Prison camps, here and over there

by padraigcolman

This article was published in the Sri Lanka newspaper The Nation on November 27 2011.


Even today, one of the things that the USA has on its list of bad things about Sri Lanka is prison camps. I will not go into that subject in detail here. I have dealt with it before on The Agonist.
see et seq


Suffice to say, we are in mote and beam territory here again. How many people are there in Sri Lankan IDP camps today? The IDMC said there were 220,000 in May this year. How many are there in US prisons today? That would be more than 2.3 million, more than any other nation on earth, a half million more than China, which has a population five times greater than the US.

In 1950, whites made up about 65% of all inmates. Today, 35% of the prison population is white. About half of prison inmates are black when they are only 13% of the population; one in ten black men is in prison. Nationally, 39% of black men in their 20s are in prison, on probation or on parole. Prisoners don’t have jobs, pay taxes or care for their children at home, and, because many states bar felons from voting, at least one in seven American black men will have lost the right to vote.

Less population, more prisoners

The United States has less than 5% of the world’s population, but a quarter of the world’s prisoners. Crime has gone down but the prison population has increased. Americans are locked up for crimes reminiscent of Dickensian times – from writing bad cheques to using drugs – that would rarely produce prison sentences elsewhere. Clinton’s three-strikes policy meant people getting long sentences for stealing a slice of pizza. Seventy per cent of those being sentenced under the three strikes law in California, which requires mandatory sentences of 25 years to life, are people of colour. Once convicted, they are kept incarcerated far longer than prisoners in other nations.

There have been some horrific articles in the New York Review of Books by David Kaiser and Lovisa Stanmow about what life is like in US prisons. More than 200,000 youths are tried as adults in the US every year, and on any given day, 8,500 kids under 18 are confined in adult prisons. Only 34% of those in juvenile detention are there for violent crimes; many are confined for running away from abuse at home. A survey showed that one in eight been sexually abused at their current facility during the preceding year.


Prison rape seems to be an acceptable subject for humour in the American popular media. See Kathy Knegchtges’s discussion of this on Open Salon:




Although the jokes seem mainly to focus on big black men raping helpless little white men, Kaiser and Stanmow write about white-supremacists engaging in punitive gang rapes to maintain their dominance of the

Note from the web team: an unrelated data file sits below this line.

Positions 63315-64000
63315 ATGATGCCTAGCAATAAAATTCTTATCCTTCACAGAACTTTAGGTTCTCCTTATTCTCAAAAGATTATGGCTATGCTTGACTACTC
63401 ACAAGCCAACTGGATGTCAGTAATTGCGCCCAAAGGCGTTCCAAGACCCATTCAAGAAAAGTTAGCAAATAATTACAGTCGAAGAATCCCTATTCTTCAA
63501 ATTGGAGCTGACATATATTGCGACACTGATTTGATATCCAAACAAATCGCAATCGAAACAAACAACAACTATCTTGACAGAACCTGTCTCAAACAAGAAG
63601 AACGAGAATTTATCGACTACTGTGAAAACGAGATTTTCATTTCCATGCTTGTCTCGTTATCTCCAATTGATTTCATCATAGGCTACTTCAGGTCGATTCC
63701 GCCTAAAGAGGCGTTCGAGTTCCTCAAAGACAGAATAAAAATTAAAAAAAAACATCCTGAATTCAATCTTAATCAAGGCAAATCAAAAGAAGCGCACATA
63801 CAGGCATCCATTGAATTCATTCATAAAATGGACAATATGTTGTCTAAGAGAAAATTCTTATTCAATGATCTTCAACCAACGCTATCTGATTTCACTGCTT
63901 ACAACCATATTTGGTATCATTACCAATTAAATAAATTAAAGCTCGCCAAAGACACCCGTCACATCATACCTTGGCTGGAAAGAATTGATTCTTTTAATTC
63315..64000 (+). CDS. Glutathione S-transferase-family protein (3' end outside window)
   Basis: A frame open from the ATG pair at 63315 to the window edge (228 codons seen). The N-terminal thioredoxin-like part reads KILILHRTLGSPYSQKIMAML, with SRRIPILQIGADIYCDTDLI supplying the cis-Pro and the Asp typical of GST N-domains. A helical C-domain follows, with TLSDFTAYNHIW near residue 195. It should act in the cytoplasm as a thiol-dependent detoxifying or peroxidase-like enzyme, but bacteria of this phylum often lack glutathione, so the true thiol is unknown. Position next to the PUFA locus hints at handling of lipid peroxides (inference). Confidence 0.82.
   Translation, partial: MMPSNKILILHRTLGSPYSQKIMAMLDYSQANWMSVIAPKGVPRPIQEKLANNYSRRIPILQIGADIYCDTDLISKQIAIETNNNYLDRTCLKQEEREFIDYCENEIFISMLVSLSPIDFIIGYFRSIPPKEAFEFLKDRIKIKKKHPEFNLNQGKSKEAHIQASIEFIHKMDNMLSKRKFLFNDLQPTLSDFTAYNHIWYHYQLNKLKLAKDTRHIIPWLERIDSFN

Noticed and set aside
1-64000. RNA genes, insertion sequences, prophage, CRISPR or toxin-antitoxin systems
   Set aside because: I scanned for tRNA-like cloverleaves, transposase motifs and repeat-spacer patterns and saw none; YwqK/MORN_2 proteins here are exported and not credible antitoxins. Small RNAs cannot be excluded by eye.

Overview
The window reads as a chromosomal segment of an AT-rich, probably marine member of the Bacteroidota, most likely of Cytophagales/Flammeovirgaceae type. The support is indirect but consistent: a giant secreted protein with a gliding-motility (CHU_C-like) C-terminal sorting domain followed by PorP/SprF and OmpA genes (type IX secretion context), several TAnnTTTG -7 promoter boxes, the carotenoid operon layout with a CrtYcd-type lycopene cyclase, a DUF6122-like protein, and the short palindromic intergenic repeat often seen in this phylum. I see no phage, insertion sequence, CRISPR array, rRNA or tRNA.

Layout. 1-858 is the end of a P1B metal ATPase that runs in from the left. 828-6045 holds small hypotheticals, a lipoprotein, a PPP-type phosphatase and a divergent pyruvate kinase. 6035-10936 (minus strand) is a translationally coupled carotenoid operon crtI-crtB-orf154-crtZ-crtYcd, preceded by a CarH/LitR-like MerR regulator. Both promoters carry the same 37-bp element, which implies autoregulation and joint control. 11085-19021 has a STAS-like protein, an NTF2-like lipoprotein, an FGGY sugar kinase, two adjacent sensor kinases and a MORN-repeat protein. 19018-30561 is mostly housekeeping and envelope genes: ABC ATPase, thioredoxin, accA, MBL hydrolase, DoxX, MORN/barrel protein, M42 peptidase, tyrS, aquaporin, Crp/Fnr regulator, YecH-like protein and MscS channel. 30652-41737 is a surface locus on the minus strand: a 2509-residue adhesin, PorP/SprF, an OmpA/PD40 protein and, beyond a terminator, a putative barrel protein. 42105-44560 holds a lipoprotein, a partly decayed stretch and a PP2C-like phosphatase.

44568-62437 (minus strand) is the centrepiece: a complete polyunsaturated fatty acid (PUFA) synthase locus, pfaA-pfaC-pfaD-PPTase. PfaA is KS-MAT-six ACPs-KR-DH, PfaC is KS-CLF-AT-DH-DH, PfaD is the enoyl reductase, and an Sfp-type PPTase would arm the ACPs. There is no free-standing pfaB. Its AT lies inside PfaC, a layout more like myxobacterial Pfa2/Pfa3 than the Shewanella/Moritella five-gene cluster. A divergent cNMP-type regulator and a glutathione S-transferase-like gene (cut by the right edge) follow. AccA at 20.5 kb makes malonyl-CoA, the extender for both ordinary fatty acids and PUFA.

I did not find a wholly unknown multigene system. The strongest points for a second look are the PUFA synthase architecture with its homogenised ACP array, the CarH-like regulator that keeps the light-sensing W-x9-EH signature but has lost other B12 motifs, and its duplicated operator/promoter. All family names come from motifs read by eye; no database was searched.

prison turf.

Abuse in prisons


A report by the Bureau of Justice Statistics (BJS) provides grim reading. 64,500 of the inmates who were in a state or federal prison on the day of the latest survey had been sexually abused at their current facility within the previous year, as had 24,000 of those who were in a county jail that day – a total of 88,500 people. Of white jail inmates, 1.8% reported sexual abuse by another inmate, whereas 1.3 % of black inmates did. However, when considering staff-on-inmate abuse, 1.5% of white inmates reported such incidents, but 2.1 % of black inmates did. Overall, a black inmate is more likely to suffer sexual abuse in detention than a white one – 3.2 % to 2.9 %.


Rates of HIV/AIDS are several times higher inside US prisons than outside, just as they are now much higher among black Americans than white. Incarceration for trivial offences in the US can amount to an unadjudicated death sentence.


James Whitman, a specialist in comparative law at Yale, who has studied Tocqueville’s work on American penitentiaries, was asked what accounted for America’s booming prison population. “Unfortunately, a lot of the answer is democracy – just what Tocqueville was talking about,” he said. “We have a highly politicised criminal justice system.”
Prison industry


Commerce also has something to do with it. Echoing Eisenhower’s warning about the US succumbing to the military-industrial complex, the term “prison-industrial complex” has been coined. “The private contracting of prisoners for work fosters incentives to lock people up. Prisons depend on this income. Corporate stockholders, who make money off prisoners’ work, lobby for longer sentences to expand their workforce. The system feeds itself,” says a study by the Progressive Labour Party, which accuses the prison industry of being “an imitation of Nazi Germany with respect to forced slave labour and concentration camps.” According to the Left Business Observer, the federal prison industry produces 100% of all military helmets, ammunition belts, bullet-proof vests, ID tags, shirts, pants, tents, bags, and canteens.


At least 37 states have legalised the contracting of prison labour by private corporations, including Microsoft and IBM, to operate inside state prisons. Prisoners in private prisons tripled between 1987 and 2007. By 2007, there were 264 such prison facilities, housing almost 99,000 adult prisoners. Prison bonds provide a lucrative return for capitalist investors such as Merrill-Lynch, Shearson Lehman, American Express and Allstate. Prisoners are traded from one state to another for profit.


There are over 600 prison camps in the United States, all fully operational and ready to receive prisoners. They are all staffed and even surrounded by full-time guards, but they are all empty. These camps are to be operated by FEMA (Federal Emergency Management Agency) should Martial Law need to be implemented in the United States.


Land of the free!